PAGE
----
Last year, Alphabet's (NASDAQ:GOOG) (NASDAQ:GOOGL) Google faced a fierce backlash after details leaked about its censored search engine for China, codenamed Dragonfly. In December, The Intercept claimed that Google "effectively ended" the development of Dragonfly, but CEO Sundar Pichai refused to rule out future plans to develop another censored search engine for China.
That refusal sparked a revolt among some shareholders, who tried to persuade Google to conduct and publish a human-rights impact assessment of a censored Google search engine in China. Google recently struck down that proposal during a shareholder meeting, and the company reiterated its "desire to increase its ability to serve users in China and other countries."
That result shouldn't surprise investors. Google still sees China as a big growth market, and its investors don't have any real power over its decisions -- since it uses a controversial multiclass share structure that silences regular investors.
How Google silences its investors
Back in 2014, Google split its stock into three classes -- Class A, Class B, and Class C. The Class A shares, currently trading under the GOOGL ticker, give investors one vote per share.
The Class B shares, which aren't publicly traded and are reserved for founders and insiders, are worth a whopping 10 votes per share and account for the majority of Google's voting power. The Class C (GOOG) shares, which were split from the Class A shares in a 2-for-1 split, included no voting rights. Google's transformation into Alphabet didn't affect the voting structure -- it merely swapped each share of the old company for the new one.
In other words, any shareholder revolt against Google is doomed to fail unless it has the support of a major Class B shareholder like co-founders Sergey Brin and Larry Page, who remains Alphabet's CEO despite being missing from the public spotlight for years.
Brin and Page were both reportedly responsible for pushing then-CEO Eric Schmidt to pull Google out of China back in 2010. However, it now seems unlikely that Brin or Page would side with shareholders and undermine Pichai.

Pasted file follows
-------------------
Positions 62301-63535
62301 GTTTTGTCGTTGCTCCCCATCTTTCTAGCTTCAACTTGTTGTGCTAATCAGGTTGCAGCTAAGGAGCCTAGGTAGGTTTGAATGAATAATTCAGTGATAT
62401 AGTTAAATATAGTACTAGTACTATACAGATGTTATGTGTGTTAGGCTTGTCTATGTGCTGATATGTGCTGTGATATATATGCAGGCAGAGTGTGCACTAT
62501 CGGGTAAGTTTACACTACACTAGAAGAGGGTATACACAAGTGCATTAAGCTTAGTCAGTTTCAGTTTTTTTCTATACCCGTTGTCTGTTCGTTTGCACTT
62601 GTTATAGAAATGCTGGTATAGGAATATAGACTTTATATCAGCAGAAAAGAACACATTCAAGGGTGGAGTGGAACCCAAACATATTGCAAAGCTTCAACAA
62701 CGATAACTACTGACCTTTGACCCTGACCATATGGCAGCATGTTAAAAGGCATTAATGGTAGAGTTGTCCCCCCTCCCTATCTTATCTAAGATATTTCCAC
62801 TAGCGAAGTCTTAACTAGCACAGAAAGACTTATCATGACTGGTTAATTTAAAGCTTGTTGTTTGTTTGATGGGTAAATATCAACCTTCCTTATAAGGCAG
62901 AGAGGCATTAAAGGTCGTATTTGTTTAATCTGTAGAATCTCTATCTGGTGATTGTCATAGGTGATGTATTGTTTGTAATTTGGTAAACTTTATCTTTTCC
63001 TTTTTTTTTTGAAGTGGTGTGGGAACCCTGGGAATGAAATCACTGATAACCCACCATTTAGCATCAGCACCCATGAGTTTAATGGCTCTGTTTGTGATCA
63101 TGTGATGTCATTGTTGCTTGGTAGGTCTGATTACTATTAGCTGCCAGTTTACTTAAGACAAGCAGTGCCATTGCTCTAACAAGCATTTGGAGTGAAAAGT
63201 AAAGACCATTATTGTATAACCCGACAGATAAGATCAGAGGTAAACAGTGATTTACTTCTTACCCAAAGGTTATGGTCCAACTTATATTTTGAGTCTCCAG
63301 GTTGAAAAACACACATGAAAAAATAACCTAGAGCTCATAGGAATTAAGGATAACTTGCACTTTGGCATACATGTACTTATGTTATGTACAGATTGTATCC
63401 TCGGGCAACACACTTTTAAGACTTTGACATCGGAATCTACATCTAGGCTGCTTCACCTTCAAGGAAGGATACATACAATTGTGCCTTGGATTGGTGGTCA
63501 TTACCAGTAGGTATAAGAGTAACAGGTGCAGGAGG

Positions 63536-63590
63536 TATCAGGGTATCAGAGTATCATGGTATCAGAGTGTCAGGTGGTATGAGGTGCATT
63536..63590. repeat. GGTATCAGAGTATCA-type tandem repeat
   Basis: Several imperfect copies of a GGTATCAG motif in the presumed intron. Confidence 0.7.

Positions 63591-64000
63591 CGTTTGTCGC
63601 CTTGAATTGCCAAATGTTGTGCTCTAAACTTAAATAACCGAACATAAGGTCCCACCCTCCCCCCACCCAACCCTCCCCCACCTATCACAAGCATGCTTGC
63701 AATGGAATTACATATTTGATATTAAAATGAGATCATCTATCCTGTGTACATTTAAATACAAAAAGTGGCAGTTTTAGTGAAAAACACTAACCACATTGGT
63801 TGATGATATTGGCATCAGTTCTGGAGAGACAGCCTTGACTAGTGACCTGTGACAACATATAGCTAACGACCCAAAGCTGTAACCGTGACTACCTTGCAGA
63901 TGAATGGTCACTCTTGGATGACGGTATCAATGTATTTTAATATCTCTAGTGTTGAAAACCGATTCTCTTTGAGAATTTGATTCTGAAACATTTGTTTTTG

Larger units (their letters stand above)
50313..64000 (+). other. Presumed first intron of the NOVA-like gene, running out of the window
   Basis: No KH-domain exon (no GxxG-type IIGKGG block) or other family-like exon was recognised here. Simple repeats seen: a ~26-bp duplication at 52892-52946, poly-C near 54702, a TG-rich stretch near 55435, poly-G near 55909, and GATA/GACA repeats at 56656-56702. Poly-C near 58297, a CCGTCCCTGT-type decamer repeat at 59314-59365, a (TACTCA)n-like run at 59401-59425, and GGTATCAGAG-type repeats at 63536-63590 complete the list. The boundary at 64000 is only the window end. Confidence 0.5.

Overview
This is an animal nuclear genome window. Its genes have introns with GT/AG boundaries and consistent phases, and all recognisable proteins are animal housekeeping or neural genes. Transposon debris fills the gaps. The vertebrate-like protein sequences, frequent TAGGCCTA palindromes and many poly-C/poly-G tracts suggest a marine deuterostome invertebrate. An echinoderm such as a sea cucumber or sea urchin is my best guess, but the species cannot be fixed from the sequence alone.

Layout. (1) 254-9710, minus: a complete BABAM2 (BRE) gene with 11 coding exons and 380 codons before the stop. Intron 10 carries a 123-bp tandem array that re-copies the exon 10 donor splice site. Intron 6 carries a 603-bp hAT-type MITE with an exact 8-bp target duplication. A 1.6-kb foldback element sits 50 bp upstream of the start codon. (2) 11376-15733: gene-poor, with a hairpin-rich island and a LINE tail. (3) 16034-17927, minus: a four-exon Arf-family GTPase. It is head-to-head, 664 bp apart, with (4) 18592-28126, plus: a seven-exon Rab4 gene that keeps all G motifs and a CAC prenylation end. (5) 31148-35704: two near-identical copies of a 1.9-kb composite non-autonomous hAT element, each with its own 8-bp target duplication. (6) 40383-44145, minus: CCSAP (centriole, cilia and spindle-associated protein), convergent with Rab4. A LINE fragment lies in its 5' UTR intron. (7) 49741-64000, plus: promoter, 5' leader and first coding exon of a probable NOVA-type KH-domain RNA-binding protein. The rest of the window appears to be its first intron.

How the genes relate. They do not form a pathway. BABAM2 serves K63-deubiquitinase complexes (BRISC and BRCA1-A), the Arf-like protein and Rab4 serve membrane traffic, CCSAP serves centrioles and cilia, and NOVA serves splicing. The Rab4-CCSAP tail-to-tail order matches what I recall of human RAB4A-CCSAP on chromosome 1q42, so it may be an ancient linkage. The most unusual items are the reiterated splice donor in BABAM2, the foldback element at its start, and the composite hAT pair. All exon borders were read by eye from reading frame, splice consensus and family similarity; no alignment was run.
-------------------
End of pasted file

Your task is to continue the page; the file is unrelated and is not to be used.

Why Google refuses to give up on China
When Google left China over a row with the Chinese government regarding allegations of censorship and email hacking, it controlled over 40% of the country's search market. Its abrupt exit cleared the way for Baidu (NASDAQ:BIDU), which controlled over half the market, to become China's undisputed leader in searches.
Baidu controls 65% of the market today, according to StatCounter, followed by Sogou's 18% share and Alibaba's Shenma, which controls 8%. That market looks saturated, but there's still a strong demand for Google to return to China.
Last year, a poll on Weibo found that 72.8% of respondents would use Google if it returned to China, compared with 21.7% who preferred Baidu and 5.5% who were willing to use both. If Google returns to China and claims a meaningful slice of the market again, the growth of its core advertising business -- which faces market saturation and tough competition in many markets -- could surge.
What's Google's next move in China?
Google probably still plans to launch a censored search engine in China. But for now, it's taking other steps back into the market through alliances with Tencent (OTC:TCEHY) and its e-commerce partner JD.com (NASDAQ:JD).
Google partnered with Tencent in a patent cross-licensing deal; launched social games for Tencent's WeChat, the top mobile messaging app in China; and introduced new mobile apps, including Files Go and Google Translate, for Chinese users. Google also invested $550 million in JD.com and started selling JD's products on its Google Shopping marketplaces overseas.
Those moves, along with the whopping voting power of Google's top brass, indicate that the tech giant still has big plans for China -- and it isn't worried that shareholder revolts will get in the way.